Victorian courts have long been reluctant to disrupt the status quo when it comes to appointing expert referees in proceedings. But a recent decision by a Supreme Court of Victoria judge in Construction Engineering could signal a shift in the court’s attitude to appointing expert referees in complex or technical cases.
Historically, Victorian courts usually only receive expert evidence from people appointed by the parties to proceedings, and rarely appoint their own people to give this evidence. This reluctance comes from the parties, who strongly prefer to appoint experts they have first vetted, largely to ensure that the opinions held by the experts are consistent with the cases being presented.
While this practice of vetting experts has been criticised, the courts have been largely reluctant to disrupt the status quo by intervening in the appointment process. But there are exceptions to this rule…
The Supreme Court of Victoria in particular has shown an increased appetite for appointing expert referees and assessors in highly complex and large-scale disputes or to address discrete technical issues.
For example, in the recent Kilmore-East Bushfire class-action, His Honour Forrest J appointed two assessors to help him with the most complex aspects of the expert evidence. This, and other innovative methods for managing expert evidence, were the subject of four research papers commissioned by that court.
Similarly, in another noteworthy departure from the norm, his Honour Vickery J appointed an expert referee in the recent Supreme Court of Victoria case of Construction Engineering. (We will examine this particular case in more detail below).
But before we consider the issue of court-appointed expert referees further, it is worth asking why a party might request the appointment in the first place.
A party is only likely to ask a court to appoint an expert referee in limited circumstances. In a construction context, it might be a classic defects case where the expert referee’s views are central to the ultimate issue in dispute.
For strategic reasons, the circumstances are likely to be where the party seeking the appointment is very confident of the opinion the court is likely to receive. When a situation such as this arises, the party making the request might be able to lock out the views of an expert that run against the industry consensus.
Other commercial factors might also be in play. For example, running a proceeding with a court appointed expert referee may be cheaper and quicker than one where the parties engage their own experts. Further, a court appointed expert referee may reduce the need for ‘shadow’ or ‘dirty’ experts providing privileged advice in the background; these experts can be expensive and drive up costs significantly.
His Honour Vickery J’s decision in Construction Engineering provides useful guidance on when a court, particularly one that deals with complex or technical cases like those in the Technology, Engineering and Construction (TEC) list, is likely to appoint an expert referee.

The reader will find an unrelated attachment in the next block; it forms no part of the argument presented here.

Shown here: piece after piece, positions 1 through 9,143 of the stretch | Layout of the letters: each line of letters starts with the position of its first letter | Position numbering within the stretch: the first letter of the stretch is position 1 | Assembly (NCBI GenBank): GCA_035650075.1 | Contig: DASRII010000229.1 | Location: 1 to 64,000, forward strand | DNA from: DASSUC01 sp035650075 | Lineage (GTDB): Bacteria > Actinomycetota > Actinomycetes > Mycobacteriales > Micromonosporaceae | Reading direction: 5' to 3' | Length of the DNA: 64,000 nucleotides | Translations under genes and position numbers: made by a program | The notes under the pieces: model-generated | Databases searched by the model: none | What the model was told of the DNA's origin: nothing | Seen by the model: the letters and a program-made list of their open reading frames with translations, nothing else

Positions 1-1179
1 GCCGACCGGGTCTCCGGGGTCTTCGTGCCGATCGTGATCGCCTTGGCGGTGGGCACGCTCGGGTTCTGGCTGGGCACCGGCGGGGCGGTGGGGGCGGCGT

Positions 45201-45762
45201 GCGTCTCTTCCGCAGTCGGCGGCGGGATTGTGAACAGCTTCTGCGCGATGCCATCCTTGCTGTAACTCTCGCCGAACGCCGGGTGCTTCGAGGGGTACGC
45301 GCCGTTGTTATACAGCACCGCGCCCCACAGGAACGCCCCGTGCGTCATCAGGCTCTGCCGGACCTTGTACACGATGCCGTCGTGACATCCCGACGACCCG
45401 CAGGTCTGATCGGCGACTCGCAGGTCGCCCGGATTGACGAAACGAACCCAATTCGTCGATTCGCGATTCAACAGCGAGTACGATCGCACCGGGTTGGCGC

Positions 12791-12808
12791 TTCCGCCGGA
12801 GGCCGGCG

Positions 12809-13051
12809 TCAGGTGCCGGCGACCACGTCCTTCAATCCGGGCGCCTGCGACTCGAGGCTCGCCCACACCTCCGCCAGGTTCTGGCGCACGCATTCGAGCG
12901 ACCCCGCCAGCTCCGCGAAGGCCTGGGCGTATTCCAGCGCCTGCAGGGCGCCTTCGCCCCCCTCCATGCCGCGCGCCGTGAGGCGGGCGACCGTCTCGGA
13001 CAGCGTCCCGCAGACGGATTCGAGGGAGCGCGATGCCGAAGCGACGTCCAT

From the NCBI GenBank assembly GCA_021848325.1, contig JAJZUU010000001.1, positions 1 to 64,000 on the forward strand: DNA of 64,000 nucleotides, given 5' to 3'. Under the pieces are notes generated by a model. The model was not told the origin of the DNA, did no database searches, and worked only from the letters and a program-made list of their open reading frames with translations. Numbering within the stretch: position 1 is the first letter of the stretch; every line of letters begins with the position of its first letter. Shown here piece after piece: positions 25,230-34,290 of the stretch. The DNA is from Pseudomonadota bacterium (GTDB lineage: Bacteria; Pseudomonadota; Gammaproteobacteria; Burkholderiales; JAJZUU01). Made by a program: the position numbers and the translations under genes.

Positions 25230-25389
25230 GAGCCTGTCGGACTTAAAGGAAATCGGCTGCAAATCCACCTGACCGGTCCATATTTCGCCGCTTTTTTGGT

In this case, the appointment of the expert referee was granted at the request of a party and was limited to issues of causation and quantum (the case had a separate hearing on liability).
According to his Honour’s decision, an appointment is less likely to occur when:
there are a lot of technical questions, questions of law, and mixed questions of fact and law at issue;
the expert referee’s report might give rise to further questions that must be answered;
the appointment would not lead to the expeditious and cost effective management of the case; or
any challenge to the expert referee’s report would occupy too much time and be unnecessarily costly.
While his Honour chose not to appoint an expert referee to opine on liability issues (and instead chose to receive guidance from an assessor), an appointment might occur in the right circumstances.
In our view, an expert referee is more likely to be appointed by the court in cases where:
the technical question (or questions) are discrete and can be separated from the factual disputes;
the question (or questions) can be clearly articulated and agreed by all parties; and
the expert referee’s opinion is central to the overall proceeding.
While expert referee appointments by the court are still likely to be reasonably rare, we have seen a shift in the court’s attitude to such appointments. Whether this is driven by a strain on resources to deal with an increasing case load of complex cases, or for other reasons, is unclear.
In any event, parties and practitioners alike need to be aware of the issues that arise when such appointments are made. They have a large impact upon the way these cases are run, and the strategic issues that follow.
(Read the case of Construction Engineering in full.)
 Noting that a “special referee” appointed under O 50 of the Supreme Court (General Civil Procedure) Rules 2015 (Vic) is, in effect, an expert.
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